The app uses the iPhone camera to adjust colors in a way that makes them easier to distinguish for color-blind people. The enhanced image shows up on the iPhone screen, allowing users to pick out flowers, choose matching outfits or take in the beauty of fall, for example.
Tom Overton and Tingting Zhu started working on Color Binoculars during Microsoft's 2015 Hackathon and they finished it in the company's Garage program, which helps experimental apps go public. Overton is color blind, so he was both a developer and the app's main tester.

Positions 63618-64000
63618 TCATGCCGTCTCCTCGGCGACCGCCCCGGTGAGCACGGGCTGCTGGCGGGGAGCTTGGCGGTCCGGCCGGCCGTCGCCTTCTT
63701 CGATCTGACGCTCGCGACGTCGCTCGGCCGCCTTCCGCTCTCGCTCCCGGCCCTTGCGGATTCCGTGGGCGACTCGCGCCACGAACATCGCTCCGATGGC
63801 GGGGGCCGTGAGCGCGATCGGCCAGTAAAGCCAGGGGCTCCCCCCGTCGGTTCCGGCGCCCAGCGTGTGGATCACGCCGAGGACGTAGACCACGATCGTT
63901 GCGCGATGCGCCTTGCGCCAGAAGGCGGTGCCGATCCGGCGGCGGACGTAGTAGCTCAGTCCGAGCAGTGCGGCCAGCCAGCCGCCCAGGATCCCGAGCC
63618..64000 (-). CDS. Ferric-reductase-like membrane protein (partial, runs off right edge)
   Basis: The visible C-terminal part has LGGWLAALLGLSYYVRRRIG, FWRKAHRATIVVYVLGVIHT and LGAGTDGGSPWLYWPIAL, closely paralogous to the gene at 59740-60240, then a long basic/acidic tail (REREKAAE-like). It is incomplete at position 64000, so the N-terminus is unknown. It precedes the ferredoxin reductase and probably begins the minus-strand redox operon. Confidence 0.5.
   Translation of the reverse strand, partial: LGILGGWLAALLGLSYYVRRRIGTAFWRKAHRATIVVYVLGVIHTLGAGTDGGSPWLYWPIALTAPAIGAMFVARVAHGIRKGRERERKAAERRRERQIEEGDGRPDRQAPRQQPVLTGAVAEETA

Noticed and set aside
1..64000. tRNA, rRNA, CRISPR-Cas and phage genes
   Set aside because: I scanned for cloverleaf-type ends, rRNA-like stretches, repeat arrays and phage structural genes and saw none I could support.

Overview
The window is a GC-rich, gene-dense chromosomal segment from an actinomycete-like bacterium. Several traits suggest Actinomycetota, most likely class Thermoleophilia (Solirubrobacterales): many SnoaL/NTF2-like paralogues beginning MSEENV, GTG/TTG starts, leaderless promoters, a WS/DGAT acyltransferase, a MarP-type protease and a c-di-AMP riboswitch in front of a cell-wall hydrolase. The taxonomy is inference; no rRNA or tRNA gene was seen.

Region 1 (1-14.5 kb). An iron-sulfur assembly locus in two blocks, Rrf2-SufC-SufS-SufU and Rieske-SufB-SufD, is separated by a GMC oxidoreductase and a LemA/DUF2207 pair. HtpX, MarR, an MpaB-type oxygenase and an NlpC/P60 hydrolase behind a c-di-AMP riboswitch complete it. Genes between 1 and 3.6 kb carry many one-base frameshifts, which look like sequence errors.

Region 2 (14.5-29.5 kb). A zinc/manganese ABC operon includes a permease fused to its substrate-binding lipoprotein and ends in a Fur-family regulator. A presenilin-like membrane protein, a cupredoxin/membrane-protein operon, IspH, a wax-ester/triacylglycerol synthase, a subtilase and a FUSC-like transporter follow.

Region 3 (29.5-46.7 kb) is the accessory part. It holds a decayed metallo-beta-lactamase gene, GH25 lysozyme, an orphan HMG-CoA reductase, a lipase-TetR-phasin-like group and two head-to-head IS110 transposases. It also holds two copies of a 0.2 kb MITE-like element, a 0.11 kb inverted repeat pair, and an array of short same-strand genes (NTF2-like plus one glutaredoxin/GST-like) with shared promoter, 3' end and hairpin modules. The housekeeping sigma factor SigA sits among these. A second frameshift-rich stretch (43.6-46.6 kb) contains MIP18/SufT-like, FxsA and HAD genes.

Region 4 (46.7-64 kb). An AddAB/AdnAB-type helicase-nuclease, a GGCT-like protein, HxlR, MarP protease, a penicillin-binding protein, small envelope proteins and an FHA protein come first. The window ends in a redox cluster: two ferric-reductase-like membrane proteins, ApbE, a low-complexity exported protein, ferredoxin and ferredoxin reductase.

Tom Overton and Tingting Zhu (Image credit: Scott Eklund / Red Box Pictures)
"It's an app that helps color blind people distinguish color combinations that they would normally have trouble telling apart," Overton tells the Microsoft blog. "For example, since I have difficulty distinguishing between red and green, our app makes reds brighter and greens darker so that the difference is more obvious. It replaces difficult color combinations, like red and green, with more easily distinguishable combinations, like pink and green."